Hypoxia in mangroves: Occurrence and impact on valuable tropical fish habitat

Alexia Dubuc, James Cook University
Ronald Baker, University of South Alabama
Cyril Marchand, Universite de la Nouvelle-Caledonie
Nathan J. Waltham, James Cook University
Marcus Sheaves, James Cook University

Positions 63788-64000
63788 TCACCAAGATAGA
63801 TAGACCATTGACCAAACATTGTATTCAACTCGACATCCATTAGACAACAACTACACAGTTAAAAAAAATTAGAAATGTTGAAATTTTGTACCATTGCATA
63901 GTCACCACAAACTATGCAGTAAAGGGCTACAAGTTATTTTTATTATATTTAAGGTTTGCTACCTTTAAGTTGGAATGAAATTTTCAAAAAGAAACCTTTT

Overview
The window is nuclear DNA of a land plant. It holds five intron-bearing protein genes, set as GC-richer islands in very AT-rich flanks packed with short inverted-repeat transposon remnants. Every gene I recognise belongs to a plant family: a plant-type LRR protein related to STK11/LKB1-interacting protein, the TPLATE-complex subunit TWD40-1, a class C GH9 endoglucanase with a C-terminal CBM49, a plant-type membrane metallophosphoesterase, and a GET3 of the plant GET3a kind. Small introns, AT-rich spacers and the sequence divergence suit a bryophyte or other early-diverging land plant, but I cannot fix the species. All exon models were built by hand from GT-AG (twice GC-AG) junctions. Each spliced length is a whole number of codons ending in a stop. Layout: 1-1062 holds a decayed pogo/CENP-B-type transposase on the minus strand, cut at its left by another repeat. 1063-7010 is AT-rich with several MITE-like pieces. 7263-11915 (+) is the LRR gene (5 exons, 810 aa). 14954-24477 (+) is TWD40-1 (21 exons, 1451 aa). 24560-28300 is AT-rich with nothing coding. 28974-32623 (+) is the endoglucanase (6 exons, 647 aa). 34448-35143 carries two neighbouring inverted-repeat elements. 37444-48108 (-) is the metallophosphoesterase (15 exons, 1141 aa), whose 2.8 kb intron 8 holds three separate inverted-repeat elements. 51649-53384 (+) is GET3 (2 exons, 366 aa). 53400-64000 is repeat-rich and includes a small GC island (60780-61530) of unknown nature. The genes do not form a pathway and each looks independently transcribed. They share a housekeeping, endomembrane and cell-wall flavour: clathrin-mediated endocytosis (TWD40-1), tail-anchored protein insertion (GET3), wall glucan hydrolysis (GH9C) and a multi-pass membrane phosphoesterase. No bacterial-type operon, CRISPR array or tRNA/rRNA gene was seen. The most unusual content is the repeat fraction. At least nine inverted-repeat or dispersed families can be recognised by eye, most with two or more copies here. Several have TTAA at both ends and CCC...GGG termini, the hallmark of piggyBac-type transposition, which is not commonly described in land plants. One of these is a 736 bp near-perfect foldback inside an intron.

Intertidal mangrove forests are harsh environments that can naturally experience hypoxia in association with low tide. However, we know relatively little about dissolved oxygen (DO) fluctuations and DO-induced responses by fish, although DO is a fundamental water quality parameter. This study examines DO as a potential factor regulating the utilisation of intertidal mangrove forests by fish and consequently their widely recognised feeding, refuge and nursery values. We deployed underwater video cameras, coupled with DO and depth loggers, in a mangrove forest to record changes in fish assemblages in response to tidal variations in DO and other associated environmental parameters. Our results indicate that DO underwent extreme tidal fluctuations, reaching levels as low as 14% saturation. As DO was identified as a significant factor for explaining variability in fish assemblage composition, we further investigated fish responses to DO fluctuations. Higher taxonomic richness and frequencies of occurrence were observed once DO reached 70%-80% saturation. More detailed examination revealed species-specific responses. Three distinct patterns of mangrove utilisation in response to DO were identified, driven by apparent taxa's behavioural DO avoidance thresholds. Most taxa did not display any behavioural avoidance, including presence at the lowest DO levels, while other taxa were not observed either below 50%-60% saturation or below 70%-80% saturation. This implies that tidal migrations, often observed in intertidal environments, could be the result of differential DO tolerances and are not simply initiated by changes in water depth. Taxa remaining in the mangrove forest even at low DO were on average more frequently observed than the other taxa and were mostly species commonly associated with mangrove habitats. This suggests that being adapted to withstand low DO might be an important condition for using mangrove habitats extensively. The need of being tolerant to low DO could constrain fish utilisation and explain the relatively low species richness often observed in other intertidal mangrove forests.